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California company shoots for cheap ride to space

EZ Rocket on an earlier test flight
EZ Rocket on an earlier test flight  


MOJAVE, California (CNN) -- A group of aerospace engineers and technicians conducted another test flight Thursday of a rocket prototype that could lead to relatively easy and inexpensive flights into space.

The test vehicle, dubbed EZ-Rocket, is a modifed build-it-yourself hobby plane. The twin 400-pound thrust engine rocket cost $500,000 to make and took less than one year to build.

It burns isopropyl alcohol (rubbing alcohol) and liquid oxygen, consuming about $900 worth of fuel during each short flight.

XCOR Aerospace, maker of the plane and the rocket, sees the test vehicle as the first step toward providing cheap, easy access to orbit for civilians.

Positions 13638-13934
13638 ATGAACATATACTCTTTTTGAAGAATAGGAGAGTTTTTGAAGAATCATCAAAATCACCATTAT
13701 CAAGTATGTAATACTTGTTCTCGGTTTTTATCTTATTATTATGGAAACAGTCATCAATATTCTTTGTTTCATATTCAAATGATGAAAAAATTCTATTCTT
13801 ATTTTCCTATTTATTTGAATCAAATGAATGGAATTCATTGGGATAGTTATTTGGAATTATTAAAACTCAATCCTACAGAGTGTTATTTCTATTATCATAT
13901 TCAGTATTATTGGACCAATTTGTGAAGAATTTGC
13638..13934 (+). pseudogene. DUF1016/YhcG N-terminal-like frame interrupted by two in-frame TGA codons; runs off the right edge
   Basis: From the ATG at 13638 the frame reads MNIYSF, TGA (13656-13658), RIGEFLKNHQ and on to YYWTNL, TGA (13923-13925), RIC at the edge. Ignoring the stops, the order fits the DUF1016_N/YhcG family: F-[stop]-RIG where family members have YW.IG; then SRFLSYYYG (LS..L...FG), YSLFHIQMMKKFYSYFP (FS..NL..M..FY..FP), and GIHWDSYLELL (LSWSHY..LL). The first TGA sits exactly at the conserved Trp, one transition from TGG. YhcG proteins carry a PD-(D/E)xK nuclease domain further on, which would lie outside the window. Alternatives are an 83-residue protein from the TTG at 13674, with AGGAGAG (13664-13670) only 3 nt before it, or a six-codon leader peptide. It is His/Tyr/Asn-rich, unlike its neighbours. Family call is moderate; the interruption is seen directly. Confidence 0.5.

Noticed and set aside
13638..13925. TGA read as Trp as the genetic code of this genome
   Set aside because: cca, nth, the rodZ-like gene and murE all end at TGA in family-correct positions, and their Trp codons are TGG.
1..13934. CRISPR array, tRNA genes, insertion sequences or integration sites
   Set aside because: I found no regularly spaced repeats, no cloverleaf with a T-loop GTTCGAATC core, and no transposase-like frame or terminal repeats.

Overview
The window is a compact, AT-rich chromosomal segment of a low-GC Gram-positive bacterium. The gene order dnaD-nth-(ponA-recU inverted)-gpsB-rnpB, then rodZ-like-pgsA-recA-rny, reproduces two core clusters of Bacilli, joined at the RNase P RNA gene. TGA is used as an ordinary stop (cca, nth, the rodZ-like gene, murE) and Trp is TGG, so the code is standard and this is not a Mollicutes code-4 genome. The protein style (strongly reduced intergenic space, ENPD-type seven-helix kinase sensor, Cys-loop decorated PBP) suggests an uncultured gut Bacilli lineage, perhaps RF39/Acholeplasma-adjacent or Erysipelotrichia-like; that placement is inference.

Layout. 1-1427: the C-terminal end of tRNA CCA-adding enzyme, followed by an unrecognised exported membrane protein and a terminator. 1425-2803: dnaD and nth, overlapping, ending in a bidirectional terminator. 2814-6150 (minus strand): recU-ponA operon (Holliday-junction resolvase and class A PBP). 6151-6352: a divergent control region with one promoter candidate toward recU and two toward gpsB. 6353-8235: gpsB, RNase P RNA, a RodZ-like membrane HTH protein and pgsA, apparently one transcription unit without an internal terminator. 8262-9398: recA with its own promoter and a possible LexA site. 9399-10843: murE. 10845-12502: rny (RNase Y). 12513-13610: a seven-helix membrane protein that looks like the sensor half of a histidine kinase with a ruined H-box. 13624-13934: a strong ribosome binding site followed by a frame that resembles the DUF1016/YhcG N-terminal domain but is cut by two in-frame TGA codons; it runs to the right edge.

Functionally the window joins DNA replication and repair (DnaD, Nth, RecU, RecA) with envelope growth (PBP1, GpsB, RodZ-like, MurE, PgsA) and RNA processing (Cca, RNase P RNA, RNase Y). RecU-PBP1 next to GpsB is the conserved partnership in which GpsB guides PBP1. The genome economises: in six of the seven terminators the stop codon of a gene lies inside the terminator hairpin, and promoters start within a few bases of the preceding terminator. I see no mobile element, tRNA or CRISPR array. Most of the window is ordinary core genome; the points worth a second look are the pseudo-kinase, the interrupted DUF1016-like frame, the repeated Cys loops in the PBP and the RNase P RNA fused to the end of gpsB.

The EZ-Rocket itself will not reach space, but the Mojave, California-based company is using the launches to help raise $10 million to build its next-generation vehicle, a supersonic vehicle designed to reach the edge of space.

Flight legend Dick Rutan, the first person to fly non-stop around the world without refueling, is XCOR Aerospace's test pilot.

Rutan took the plane up for a flight that lasted until the fuel ran out. He then glided the vehicle back to the desert floor. He has flown all the aircraft's test flights since its initial launch in July 2001.



 
 
 
 



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